There's little debate about whether penetration tests should be part of a comprehensive cybersecurity plan. It's critical that defensive systems be tested by real-world pros so vulnerabilities and weaknesses can be found and corrected.
Instead, the question is how to get the most from the investment.
In all but the rarest cases, a pen test means having a third party explore the strength of an organization's security. Many of the keys to effectiveness have been repeated as business wisdom so often they've become cliché: Know what you want, know the group you're hiring, communicate clearly, write it down, and have a plan for what you'll do with the results.
[Hear John Sawyer, director of red team services at IOActive, present Getting the Most Out of Penetration Testing and Red Teaming at Interop 2019 next week]
With each of these points, and the others on this list, factors specific to third-party pen tests need to be considered. This list, cherry-picked from conversations, conference panels, Internet articles, and personal experience, include the basics about what an organization needs to think through before launching a third-party pen test. What other factors should be on this list? Let us know in the Comments section, below.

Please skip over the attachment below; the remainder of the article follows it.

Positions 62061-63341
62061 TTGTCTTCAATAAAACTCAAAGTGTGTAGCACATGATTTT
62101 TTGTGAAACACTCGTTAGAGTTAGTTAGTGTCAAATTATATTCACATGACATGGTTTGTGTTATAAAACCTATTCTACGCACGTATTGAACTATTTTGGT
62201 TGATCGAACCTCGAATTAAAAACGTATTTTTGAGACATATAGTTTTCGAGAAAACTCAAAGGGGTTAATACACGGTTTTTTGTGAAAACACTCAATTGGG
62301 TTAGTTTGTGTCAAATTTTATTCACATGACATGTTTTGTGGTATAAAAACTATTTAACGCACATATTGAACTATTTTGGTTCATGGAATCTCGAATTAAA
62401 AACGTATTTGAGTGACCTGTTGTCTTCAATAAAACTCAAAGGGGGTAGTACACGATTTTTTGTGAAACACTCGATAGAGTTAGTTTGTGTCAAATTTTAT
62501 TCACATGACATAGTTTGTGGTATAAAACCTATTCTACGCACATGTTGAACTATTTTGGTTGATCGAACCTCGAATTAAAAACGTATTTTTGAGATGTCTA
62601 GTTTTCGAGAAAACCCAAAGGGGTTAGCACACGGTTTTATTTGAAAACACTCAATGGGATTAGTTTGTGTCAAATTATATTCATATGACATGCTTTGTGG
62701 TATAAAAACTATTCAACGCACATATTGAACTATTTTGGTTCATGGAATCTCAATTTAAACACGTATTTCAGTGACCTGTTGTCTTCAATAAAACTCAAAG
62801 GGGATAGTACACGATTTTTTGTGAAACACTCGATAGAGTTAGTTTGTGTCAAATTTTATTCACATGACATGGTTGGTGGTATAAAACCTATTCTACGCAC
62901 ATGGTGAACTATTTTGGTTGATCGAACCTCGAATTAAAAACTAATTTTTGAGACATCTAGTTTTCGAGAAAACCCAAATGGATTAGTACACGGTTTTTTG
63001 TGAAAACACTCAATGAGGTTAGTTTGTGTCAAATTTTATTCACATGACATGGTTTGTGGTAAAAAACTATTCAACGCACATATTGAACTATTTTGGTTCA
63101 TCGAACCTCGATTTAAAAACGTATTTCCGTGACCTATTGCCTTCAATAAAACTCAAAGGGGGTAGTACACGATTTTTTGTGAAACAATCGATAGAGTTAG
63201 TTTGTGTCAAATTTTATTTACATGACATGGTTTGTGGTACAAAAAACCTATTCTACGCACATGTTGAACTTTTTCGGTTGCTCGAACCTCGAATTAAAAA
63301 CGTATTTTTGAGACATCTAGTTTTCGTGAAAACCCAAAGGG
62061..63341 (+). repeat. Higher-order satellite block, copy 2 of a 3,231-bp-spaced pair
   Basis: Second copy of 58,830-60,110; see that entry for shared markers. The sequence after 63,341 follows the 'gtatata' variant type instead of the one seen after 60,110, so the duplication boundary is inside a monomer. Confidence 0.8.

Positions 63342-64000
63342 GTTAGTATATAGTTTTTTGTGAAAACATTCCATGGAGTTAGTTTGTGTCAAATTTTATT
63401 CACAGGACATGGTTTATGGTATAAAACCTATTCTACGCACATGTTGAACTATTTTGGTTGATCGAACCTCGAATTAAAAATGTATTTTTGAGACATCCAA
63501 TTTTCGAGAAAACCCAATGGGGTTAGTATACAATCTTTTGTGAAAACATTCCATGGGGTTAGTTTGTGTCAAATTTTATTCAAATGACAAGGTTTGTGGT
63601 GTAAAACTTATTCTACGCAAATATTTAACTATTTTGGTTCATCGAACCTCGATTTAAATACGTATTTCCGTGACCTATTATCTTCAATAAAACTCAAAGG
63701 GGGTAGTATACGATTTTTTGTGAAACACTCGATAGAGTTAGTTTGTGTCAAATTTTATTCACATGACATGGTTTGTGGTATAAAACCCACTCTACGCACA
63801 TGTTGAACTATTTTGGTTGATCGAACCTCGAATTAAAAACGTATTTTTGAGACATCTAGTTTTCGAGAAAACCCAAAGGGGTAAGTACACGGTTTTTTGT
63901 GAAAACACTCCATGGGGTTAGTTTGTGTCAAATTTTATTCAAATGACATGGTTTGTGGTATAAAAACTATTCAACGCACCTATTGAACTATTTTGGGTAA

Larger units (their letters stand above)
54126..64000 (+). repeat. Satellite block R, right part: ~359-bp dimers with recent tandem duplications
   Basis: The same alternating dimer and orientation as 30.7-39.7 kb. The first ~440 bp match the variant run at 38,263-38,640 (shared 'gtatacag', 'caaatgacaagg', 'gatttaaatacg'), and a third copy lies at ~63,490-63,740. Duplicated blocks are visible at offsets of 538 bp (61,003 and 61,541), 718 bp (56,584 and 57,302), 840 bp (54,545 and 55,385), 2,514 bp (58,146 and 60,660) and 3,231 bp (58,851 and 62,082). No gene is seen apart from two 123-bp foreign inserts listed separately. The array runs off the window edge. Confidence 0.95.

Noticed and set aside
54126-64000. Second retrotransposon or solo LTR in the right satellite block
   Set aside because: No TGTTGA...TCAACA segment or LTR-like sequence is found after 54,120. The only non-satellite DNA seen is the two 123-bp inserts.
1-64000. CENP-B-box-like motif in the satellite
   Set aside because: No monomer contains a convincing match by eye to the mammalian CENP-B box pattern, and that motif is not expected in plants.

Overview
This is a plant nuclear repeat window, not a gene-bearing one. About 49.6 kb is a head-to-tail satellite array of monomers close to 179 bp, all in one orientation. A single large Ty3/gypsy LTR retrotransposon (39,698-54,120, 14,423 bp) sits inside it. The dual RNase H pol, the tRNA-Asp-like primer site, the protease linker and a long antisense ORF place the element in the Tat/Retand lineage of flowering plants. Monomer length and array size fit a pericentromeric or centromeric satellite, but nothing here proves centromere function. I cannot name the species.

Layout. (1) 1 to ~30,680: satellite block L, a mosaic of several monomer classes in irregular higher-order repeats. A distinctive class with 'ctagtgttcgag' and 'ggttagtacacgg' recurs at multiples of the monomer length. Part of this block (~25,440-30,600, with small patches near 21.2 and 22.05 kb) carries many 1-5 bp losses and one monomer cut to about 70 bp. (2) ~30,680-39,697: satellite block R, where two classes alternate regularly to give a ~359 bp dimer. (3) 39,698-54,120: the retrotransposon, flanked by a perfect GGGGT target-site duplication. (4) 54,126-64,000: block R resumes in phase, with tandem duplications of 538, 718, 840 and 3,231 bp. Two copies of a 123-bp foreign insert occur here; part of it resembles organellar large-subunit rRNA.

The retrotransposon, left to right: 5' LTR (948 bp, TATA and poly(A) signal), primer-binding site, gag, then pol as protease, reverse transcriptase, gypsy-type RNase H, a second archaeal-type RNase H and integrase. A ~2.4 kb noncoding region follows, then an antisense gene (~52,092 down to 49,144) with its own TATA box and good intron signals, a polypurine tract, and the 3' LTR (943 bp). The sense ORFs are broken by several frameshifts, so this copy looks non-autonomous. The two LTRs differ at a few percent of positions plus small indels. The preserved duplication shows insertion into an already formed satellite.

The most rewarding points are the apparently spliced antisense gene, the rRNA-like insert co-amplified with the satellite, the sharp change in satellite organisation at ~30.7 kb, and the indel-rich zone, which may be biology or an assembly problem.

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Curtis Franklin Jr. is Senior Editor at Dark Reading. In this role he focuses on product and technology coverage for the publication. In addition he works on audio and video programming for Dark Reading and contributes to activities at Interop ITX, Black Hat, INsecurity, and ... View Full Bio